More reasons not to build toll roads
By Tom Jackson
January 19, 2015
As a follow up to my earlier post on the Texas SH 130 toll road, I wanted to elaborate on another reason why I think toll roads are a bad idea: elitism.
Tolls for me, free for thee
Most of the sophisticated toll systems today photograph your license plate or read an RFID transponder in your car, digitize the information and send you a bill at the end of the month. Pretty slick actually, and I don’t doubt that it’s less expensive than paying the salaries of toll collectors sitting in toll booths.
But here’s the rub:
Are police and sheriff deputies in their squad cars going to pay these tolls? I doubt they do now, and yet many law enforcement personnel take their cars home at night. What about mayors, governors, city councilmen and their staffs, state legislators, federal law enforcement officials, congressmen, university presidents, etc.?
Pity the little people
Have you ever seen political bigwigs riding around in their caravans with their assistants, deputies, security, publicists and other assorted officials? Do you think they’re going to pay tolls? You think Nancy Pelosi or John Boehner are going to fork over a couple of sawbucks every few miles every time they visit the little people back home?
If we keep building more toll roads I’m certain most people who work for the government will get their toll fees rebated by the taxpayers or use transponders or license plates that identify them as “official business” and hence non-paying toll road users. And the more non-paying cars you have the more paying vehicles will have to shell out to keep these toll roads solvent.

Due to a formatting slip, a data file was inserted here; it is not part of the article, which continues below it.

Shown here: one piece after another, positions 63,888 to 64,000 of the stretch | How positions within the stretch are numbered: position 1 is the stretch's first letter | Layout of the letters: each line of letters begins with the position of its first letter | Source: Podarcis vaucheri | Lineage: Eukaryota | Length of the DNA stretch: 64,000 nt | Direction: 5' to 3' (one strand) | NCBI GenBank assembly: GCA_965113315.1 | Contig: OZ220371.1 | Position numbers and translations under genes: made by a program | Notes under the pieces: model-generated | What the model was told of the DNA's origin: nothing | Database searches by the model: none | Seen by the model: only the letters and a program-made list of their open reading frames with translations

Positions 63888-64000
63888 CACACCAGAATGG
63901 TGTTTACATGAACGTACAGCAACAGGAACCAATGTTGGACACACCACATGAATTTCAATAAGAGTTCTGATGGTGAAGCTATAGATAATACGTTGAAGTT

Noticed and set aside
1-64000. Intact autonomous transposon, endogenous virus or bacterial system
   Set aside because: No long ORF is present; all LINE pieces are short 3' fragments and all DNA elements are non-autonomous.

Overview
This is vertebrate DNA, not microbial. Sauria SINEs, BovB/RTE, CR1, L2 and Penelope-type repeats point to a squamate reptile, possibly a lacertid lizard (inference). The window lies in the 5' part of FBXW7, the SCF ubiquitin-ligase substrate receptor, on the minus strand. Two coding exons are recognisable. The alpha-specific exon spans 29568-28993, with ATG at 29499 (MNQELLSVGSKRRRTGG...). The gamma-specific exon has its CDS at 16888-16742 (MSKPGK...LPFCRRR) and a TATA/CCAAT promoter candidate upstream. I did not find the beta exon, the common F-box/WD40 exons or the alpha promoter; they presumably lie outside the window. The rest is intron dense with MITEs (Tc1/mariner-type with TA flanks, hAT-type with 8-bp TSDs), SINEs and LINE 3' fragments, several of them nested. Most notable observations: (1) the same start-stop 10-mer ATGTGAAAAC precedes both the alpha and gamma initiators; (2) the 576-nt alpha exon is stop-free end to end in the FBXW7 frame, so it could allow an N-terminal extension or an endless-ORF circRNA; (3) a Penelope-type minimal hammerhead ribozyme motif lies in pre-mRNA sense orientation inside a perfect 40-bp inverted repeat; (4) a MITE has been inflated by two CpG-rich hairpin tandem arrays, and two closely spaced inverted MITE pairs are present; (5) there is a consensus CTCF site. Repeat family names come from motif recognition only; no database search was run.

Cops yeah, fat cats no
Law enforcement personnel have a legitimate claim to a toll-free transportation on duty or off. If that means a free ride home and back everyday, no problem. But once the politically connected get a pass on toll roads the benefit will almost certainly trickle down to the least-most, part-time civil servant.
Trust me, it’s going to happen. And given that our government claims 30+ percent of the country’s GDP, this could end up being a lot of people.
So what happens then is we get a two-tiered transportation system. Uncrowded, high-speed roads for government officials and the people rich enough to pay the tolls. Crowded, busted-up roads for all the rest of us. Big corporate trucking fleets will use the toll roads. Independent fleets, owner-operators and start up companies, poor people and even middle class people will use the bad roads.
This is elitism pure and simple, and a policy that favors the haves over the have-nots.